Storytelling

READER NOTE: This post was originally posted on my Life In The Big Cedars blog Oct. 29, 2011. Since I’ve decided to separate my writing posts and keep this site as my writing/author/blogging site and the other site as my online family journal, I’ll be reposting until I get caught up. Thanks for stopping by!

I am not a good oral storyteller. I am a much better written storyteller. Relating a story to someone orally is a lot more difficult than writing it down for me. Bryon is a much better oral storyteller. He can take the slightest event and turn it into a twenty minute detailed narrative. He’s especially good at relaying hunting stories.

He would have been an extremely valuable member of society back in the days before writing when oral tradition was the only way histories, laws, folk tales and literature were relayed. Think The Illiad or The Odyssey but much shorter. He’s such a Homer.

He can spin a yarn or tell a story in a way that’s both engrossing and interesting. Of course, sometimes he uses his power for evil and not good and tricks me with elaborate fairy tales and when I finally ask, “Really??? You’re kidding!”

He says, “Yeah, I’m kidding.”Aaaarrrrrgggg!

He used to get me all the time that way.

I’m still not immune to his ruses but I do still like to hear his stories. He fishes me in every time. And trust me, in the past 25 years, he’s had a LOT of stories.

I’m a much better written storyteller. I have to see the words appear before me and then rearrange them like puzzle pieces until they are just right. When I TELL a story, I don’t have that luxury and under pressure, the story loses it’s cohesion and impact. Sometimes I hear myself talking when I’m trying to tell a story and think, what the hell am I even saying? This story makes no sense.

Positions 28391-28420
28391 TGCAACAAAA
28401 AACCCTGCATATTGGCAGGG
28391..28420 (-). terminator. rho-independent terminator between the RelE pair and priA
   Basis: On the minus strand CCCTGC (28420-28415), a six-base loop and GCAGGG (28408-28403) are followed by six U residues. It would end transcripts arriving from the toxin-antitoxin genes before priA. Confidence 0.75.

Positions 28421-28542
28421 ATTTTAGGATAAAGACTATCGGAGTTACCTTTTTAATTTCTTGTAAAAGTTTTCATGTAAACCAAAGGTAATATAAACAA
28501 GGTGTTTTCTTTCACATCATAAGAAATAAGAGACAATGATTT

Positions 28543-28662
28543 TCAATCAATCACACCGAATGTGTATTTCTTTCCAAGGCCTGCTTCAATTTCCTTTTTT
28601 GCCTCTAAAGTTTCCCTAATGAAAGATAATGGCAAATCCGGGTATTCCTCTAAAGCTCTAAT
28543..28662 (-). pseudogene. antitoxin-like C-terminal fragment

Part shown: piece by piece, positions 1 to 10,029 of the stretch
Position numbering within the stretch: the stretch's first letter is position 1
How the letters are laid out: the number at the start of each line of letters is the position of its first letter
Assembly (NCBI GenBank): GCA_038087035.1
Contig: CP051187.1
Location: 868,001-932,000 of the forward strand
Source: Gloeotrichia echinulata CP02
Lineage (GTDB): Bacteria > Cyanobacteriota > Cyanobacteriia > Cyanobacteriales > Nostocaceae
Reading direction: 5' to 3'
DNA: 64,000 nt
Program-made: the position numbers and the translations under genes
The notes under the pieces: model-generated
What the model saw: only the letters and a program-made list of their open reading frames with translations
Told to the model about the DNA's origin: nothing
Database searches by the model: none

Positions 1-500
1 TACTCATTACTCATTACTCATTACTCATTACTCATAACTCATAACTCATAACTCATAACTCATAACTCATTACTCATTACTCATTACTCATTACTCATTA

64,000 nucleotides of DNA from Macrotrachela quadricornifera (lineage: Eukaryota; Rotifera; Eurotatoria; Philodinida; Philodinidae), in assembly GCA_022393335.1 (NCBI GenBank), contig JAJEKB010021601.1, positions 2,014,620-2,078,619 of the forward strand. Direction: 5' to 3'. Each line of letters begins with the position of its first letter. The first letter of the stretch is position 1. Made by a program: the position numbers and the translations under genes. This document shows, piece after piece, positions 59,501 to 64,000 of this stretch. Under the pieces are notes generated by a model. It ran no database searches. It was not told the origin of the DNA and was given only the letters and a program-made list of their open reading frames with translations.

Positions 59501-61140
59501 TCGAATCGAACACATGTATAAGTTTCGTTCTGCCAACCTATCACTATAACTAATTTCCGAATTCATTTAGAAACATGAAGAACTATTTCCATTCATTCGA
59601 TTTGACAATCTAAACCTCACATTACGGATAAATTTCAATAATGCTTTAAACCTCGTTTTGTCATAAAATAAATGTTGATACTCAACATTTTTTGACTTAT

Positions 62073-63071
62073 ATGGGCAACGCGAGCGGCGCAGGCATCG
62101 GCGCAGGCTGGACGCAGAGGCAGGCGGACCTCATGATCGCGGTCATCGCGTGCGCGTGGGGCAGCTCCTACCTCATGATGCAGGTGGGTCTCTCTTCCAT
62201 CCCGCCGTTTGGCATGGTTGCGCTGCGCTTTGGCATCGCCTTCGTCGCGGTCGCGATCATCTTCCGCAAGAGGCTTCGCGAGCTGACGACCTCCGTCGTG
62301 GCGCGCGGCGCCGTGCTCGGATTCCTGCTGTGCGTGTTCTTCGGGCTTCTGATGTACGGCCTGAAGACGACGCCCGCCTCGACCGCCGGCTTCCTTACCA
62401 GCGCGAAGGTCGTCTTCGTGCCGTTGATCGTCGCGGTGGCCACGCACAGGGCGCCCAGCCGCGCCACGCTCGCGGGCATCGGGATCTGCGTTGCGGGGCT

It makes perfect sense in my brain. Somehow it between my brain and my mouth it loses it’s potency.

The great thing about writing is that until the very last minute you can edit it, rearrange it and dress it up in different clothes until it’s just right. Then, if you still aren’t happy with it, there’s always the rewrite.

I haven’t worked on my novel much this past few weeks because I know that is what the next step is: the rewrite. I have ideas for at least two more books so I can make it a trilogy. Trilogies are very hot right now. But I can’t do that in the first person, which is the point of view I’ve used for the first 50,000 words.

The good news is that when I do finally sit down to rewrite, it should blow up as I am able to expand the vision of the characters and flesh them out more making it pretty easy to reach my 75,000 word target. The bad news is that it’s going to take some extensive time and uninterrupted concentration to do it.

I had really considered trying to participate in NaNoWriMo in November where you write a novel of 50,000 words in 30 days but I think I will be better served to concentrate on working on the one I already have in progress than starting another one. So I’m punting NaNoWriMo and hope to work on the rewrite instead.

Maybe if I can spend the next 30 days working on the rewrite, I’ll have a brand spanking baby New Year book by 2012.

Write on.